Regional food security at risk from conflict in Ukraine

Edward Bell - Senior Director, Market Economics
Published Date: 19 April 2022

 

Russia’s invasion of Ukraine sparked a rally across commodity markets, most evident by the surge in oil and energy prices since late February. But agricultural commodity prices have also jumped higher given the importance of both Russia and Ukraine to key export markets. The Middle East and North Africa region is particularly exposed to the war via higher agricultural commodity costs given the relative shortage of arable land in MENA and its dependency on the flows of commodities from both Russia and Ukraine.

The Middle East and North Africa has the lowest amount of arable land compared with other major global regions, covering less than 5% of the total regional land area. Across the region there is some wide variation with Syria possessing the largest amount of arable land relative to its total land area at around 25% while Egypt has less than 3% and across much of the GCC the level falls to 2% or even lower.

Arable land / total land area

Source: World Bank, Emirates NBD Research

By necessity then and to feed populations growing at a faster pace than many regional peer economies, the Middle East and North Africa is highly reliant on imports of food commodities, particularly for basic goods like wheat, rice and coarse grains (including corn, barley and other feed grains). More than 50% of the Middle East’s wheat consumption needs are met by imports while in North Africa the share is closer to 60%.

Imports / total consumption

Source: USDA, Emirates NBD Research

With such a high dependency on imports of basic agricultural commodities, any prolonged disruption can feed through into considerable economic and social pressures, particularly via higher food price inflation. A prolonged conflict in Ukraine and international trading firms avoiding transactions with Russian exporters will contribute to acute price pressures across the region.

Both Russia and Ukraine are major suppliers of agricultural commodities to import markets. Together they accounted for an average of 29% of total global wheat exports from the 2017-21 marketing years and 18% of total coarse grain exports, with particularly large shares in barley and rye. Outside of grains, both countries are the largest producers of sunflowerseed as well as the associated seed meal and oil. While the war progresses, Ukraine has limited options to divert agricultural exports from normal seaborne routes with bottlenecks on rail capacity to European markets, let alone internal disruption as the conflict remains fraught.

Russia and Ukraine agriculture exports share of global total

Source: USDA, Emirates NBD Research

Importers in the Middle East and North Africa are particularly reliant on flows of exports from both Russia and Ukraine. Just taking wheat imports as a baseline, both countries are among the single largest source origins for imports and in some case account for a large majority of total imports. The UAE sourced around 63% of its total wheat imports from Russia and Ukraine while in Egypt the share is closer to 80%. Saudi Arabia is a notable outlier in terms of its relative under-reliance on either country, sourcing much of its wheat imports from European Union exporters and Australia.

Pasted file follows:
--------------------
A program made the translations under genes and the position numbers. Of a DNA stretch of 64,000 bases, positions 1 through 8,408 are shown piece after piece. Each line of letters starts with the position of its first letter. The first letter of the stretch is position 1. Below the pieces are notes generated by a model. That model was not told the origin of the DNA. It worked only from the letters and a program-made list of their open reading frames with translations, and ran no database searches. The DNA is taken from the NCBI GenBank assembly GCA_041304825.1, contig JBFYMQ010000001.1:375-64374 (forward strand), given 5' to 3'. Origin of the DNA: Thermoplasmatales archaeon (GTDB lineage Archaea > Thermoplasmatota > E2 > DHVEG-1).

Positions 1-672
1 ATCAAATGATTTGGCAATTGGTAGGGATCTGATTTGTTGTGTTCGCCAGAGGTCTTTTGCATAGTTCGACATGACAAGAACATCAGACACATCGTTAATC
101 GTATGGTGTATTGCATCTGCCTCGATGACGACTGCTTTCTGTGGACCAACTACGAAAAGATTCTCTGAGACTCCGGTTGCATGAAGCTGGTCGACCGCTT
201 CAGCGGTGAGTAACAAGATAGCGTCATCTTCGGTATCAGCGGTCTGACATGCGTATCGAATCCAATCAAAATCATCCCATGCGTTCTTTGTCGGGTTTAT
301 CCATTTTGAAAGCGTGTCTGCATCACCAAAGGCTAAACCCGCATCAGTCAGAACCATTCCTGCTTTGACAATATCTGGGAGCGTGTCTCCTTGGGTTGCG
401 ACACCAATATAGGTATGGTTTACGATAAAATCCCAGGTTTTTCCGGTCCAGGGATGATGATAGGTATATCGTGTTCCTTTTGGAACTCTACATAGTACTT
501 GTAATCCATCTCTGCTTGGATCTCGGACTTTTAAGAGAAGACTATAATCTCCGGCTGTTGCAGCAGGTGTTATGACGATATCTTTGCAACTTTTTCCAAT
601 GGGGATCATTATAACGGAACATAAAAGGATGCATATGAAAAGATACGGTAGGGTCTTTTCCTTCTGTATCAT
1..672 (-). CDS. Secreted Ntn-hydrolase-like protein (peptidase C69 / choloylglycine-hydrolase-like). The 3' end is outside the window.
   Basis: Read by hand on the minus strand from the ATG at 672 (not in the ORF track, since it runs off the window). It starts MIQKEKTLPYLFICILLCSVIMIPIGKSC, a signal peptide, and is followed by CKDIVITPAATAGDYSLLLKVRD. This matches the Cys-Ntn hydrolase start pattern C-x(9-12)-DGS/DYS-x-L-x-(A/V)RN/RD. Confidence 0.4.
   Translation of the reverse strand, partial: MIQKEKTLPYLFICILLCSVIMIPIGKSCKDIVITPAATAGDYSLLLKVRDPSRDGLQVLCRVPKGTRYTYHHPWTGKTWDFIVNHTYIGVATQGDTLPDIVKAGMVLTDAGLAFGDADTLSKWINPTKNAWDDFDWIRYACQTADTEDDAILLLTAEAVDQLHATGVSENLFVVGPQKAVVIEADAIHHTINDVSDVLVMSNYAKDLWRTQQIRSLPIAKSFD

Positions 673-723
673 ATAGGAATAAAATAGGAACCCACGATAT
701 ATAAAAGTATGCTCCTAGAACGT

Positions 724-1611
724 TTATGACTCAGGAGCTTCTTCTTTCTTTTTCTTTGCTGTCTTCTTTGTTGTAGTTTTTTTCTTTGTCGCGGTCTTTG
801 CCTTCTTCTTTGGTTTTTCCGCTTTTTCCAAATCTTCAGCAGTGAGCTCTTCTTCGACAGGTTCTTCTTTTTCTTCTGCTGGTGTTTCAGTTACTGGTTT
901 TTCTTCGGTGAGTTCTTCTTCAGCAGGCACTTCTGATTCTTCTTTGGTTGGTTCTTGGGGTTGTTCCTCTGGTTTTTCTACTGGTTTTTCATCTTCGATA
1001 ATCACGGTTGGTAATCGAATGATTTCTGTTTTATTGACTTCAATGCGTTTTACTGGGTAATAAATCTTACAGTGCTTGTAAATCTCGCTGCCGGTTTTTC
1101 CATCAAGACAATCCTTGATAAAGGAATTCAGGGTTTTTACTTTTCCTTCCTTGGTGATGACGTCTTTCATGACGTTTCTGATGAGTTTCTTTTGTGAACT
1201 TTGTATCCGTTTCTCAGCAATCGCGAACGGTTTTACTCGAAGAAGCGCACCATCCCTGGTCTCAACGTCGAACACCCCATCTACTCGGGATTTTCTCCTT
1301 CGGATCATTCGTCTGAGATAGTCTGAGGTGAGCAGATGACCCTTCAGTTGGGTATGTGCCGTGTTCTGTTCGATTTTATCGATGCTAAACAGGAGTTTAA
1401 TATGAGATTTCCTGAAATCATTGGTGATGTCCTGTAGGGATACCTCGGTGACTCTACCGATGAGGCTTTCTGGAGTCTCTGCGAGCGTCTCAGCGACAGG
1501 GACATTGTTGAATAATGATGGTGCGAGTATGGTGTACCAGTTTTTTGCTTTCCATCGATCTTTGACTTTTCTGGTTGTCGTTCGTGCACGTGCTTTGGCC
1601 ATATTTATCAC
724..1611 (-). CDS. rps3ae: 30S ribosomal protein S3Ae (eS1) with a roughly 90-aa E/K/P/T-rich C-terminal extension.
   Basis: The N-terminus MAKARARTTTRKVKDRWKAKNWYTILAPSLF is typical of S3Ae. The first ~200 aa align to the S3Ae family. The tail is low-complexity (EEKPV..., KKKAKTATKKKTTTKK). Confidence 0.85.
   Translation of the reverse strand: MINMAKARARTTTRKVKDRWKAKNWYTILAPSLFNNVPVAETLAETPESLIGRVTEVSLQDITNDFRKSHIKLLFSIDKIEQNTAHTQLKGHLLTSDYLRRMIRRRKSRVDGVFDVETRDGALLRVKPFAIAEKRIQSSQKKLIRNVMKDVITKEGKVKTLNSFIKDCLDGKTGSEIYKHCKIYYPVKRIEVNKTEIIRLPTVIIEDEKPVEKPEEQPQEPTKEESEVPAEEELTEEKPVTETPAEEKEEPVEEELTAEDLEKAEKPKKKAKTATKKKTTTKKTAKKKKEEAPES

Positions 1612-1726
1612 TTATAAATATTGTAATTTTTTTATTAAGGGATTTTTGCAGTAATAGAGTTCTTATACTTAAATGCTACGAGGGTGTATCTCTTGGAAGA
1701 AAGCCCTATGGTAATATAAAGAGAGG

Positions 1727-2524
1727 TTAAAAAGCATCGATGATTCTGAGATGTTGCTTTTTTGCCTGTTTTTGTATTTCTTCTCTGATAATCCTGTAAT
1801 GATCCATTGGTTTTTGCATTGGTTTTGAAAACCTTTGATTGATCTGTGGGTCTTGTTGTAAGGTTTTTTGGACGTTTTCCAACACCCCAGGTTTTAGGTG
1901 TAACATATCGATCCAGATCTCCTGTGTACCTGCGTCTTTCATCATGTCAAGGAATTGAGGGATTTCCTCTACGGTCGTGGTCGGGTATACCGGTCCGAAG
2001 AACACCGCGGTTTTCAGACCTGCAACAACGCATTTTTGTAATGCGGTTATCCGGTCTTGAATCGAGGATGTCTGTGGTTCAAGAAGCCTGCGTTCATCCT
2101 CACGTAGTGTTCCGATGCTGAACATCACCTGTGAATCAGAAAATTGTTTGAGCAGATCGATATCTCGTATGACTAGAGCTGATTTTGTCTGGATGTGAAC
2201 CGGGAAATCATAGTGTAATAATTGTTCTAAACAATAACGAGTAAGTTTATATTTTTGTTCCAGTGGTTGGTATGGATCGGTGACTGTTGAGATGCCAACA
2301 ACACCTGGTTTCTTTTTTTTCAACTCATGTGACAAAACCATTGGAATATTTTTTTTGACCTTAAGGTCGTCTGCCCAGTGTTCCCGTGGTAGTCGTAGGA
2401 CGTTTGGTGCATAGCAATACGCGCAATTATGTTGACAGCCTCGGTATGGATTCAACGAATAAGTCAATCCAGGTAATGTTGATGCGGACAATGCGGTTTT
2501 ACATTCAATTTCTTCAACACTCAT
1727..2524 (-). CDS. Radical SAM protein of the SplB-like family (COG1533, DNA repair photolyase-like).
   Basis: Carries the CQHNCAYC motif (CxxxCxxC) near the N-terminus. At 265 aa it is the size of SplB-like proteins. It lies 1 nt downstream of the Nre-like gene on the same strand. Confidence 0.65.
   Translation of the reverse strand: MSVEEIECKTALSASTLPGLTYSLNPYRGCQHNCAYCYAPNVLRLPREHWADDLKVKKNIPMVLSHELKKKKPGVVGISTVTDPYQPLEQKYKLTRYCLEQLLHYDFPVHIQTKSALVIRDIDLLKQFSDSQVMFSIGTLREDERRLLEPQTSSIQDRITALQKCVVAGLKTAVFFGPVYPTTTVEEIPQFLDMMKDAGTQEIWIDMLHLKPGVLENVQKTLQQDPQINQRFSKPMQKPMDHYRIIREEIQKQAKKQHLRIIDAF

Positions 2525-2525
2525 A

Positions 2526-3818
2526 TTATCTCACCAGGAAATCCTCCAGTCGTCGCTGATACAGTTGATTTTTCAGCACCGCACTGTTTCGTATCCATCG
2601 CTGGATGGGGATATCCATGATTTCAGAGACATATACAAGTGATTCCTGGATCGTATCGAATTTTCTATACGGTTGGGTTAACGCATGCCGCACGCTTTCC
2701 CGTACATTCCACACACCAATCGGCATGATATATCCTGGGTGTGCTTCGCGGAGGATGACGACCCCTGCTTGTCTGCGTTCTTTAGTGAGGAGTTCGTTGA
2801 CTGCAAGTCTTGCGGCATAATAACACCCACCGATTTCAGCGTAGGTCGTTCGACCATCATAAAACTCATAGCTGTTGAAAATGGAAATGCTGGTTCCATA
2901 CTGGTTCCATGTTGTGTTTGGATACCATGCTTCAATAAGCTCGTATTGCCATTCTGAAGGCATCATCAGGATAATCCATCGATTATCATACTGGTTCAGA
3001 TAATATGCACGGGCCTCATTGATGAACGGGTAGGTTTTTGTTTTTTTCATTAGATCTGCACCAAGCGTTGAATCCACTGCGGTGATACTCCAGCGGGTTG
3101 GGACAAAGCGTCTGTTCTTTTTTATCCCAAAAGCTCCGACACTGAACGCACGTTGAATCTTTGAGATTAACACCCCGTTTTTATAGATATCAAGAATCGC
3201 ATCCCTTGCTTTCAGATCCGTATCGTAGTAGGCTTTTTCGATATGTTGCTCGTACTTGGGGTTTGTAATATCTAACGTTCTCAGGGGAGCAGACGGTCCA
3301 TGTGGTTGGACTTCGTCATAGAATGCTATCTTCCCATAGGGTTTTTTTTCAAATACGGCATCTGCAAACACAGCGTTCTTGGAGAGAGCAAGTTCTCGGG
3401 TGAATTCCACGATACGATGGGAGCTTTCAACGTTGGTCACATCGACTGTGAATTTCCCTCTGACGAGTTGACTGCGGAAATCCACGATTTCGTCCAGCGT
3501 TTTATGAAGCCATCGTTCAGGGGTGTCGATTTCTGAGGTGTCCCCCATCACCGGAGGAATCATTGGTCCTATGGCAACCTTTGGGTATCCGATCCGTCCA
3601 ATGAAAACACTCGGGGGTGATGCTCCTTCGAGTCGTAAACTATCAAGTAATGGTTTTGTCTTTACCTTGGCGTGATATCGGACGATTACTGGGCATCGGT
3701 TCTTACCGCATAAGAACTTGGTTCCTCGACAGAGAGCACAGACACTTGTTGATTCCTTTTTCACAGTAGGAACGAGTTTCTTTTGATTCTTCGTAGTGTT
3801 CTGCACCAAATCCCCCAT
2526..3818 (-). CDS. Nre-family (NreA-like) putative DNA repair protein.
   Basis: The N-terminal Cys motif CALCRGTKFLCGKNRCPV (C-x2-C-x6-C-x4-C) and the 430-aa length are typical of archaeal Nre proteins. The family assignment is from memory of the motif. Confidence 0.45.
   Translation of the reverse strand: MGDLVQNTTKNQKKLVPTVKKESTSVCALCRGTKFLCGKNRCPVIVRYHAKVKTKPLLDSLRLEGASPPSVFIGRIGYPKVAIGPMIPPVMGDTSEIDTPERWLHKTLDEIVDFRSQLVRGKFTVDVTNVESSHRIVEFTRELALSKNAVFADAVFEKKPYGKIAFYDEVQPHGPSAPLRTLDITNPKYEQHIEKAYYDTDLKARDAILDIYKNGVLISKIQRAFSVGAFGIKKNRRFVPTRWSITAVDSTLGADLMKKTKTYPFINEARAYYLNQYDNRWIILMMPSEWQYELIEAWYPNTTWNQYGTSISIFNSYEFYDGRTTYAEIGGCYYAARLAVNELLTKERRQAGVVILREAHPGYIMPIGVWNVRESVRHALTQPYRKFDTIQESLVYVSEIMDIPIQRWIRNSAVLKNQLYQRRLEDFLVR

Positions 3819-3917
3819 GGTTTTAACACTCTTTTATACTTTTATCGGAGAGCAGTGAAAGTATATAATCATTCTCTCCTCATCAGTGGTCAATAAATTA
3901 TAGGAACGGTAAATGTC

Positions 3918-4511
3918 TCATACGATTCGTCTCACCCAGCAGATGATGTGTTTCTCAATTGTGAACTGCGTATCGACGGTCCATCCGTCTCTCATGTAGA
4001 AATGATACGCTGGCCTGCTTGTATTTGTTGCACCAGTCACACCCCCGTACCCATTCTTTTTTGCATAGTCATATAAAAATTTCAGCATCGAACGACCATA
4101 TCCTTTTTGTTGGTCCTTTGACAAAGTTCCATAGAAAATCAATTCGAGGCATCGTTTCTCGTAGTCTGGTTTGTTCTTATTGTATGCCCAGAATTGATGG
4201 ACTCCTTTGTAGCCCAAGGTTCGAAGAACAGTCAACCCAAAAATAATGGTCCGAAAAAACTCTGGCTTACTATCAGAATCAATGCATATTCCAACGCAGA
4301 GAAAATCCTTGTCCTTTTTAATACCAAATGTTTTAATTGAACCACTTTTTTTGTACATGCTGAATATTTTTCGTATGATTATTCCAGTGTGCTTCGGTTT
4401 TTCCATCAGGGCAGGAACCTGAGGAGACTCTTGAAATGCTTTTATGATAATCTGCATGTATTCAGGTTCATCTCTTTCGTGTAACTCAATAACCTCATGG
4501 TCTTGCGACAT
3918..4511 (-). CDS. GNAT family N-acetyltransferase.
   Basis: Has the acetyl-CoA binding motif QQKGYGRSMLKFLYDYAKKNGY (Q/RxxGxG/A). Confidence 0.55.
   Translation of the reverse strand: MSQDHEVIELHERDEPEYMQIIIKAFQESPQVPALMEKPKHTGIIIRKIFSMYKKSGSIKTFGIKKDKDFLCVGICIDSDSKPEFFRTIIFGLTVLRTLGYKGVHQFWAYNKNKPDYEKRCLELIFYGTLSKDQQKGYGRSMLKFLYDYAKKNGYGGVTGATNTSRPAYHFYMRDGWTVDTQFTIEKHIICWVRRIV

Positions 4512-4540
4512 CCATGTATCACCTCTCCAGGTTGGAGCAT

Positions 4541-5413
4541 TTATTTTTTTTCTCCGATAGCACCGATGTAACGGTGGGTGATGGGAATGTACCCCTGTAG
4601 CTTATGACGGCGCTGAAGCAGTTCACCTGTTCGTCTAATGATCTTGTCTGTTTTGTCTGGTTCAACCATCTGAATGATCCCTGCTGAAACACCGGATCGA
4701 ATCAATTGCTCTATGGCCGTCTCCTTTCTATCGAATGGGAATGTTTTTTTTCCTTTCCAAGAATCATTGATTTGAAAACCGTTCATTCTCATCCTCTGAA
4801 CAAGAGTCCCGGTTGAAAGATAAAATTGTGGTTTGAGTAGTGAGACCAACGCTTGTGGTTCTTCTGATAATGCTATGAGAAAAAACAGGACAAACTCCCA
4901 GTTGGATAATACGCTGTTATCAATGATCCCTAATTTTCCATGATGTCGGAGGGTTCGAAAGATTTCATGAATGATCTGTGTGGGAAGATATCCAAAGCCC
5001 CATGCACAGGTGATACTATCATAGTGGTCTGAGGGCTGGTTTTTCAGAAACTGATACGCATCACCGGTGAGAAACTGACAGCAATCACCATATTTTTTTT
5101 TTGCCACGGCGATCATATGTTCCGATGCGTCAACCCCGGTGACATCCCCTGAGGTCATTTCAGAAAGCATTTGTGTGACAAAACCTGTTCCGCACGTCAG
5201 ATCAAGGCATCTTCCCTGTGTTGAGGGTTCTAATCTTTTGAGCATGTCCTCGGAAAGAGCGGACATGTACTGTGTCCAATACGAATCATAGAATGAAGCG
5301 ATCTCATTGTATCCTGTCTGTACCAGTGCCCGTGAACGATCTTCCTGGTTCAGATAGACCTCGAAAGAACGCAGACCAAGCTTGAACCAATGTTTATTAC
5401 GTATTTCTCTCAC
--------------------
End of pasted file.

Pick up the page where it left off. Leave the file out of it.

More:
Russia and Ukraine as share of regional wheat imports

Source: USDA, Emirates NBD Research

Carry-over inventories of wheat were at relatively normal levels ahead of the conflict and already shipments are increasing from major producers in South America (Brazil and Argentina) to regional importers. A general benefit for food inflation across the region is that rice production is still set to expand this year, helping Middle East economies in particular relative to North Africa given higher regional consumption. However, a prolonged conflict that destroys or interrupts Ukraine’s export infrastructure and sanctions on the export of Russian agricultural commodities will pose meaningful medium-term risks for prices and regional security of supply.

The conflict in Ukraine is also passing through to agricultural markets via higher fertilizer costs. Russia is a major producer of fertilizers—potash, phosphates and nitrogen—and has a large share of global export markets. While fertilizers are not a major direct input cost for the region’s food costs given the shortage of arable land, higher agricultural chemical prices will pass through to other exporters and feed back into the Middle East and North Africa region.

Green Markets fertilizer price index

Source: Bloomberg, Emirates NBD Research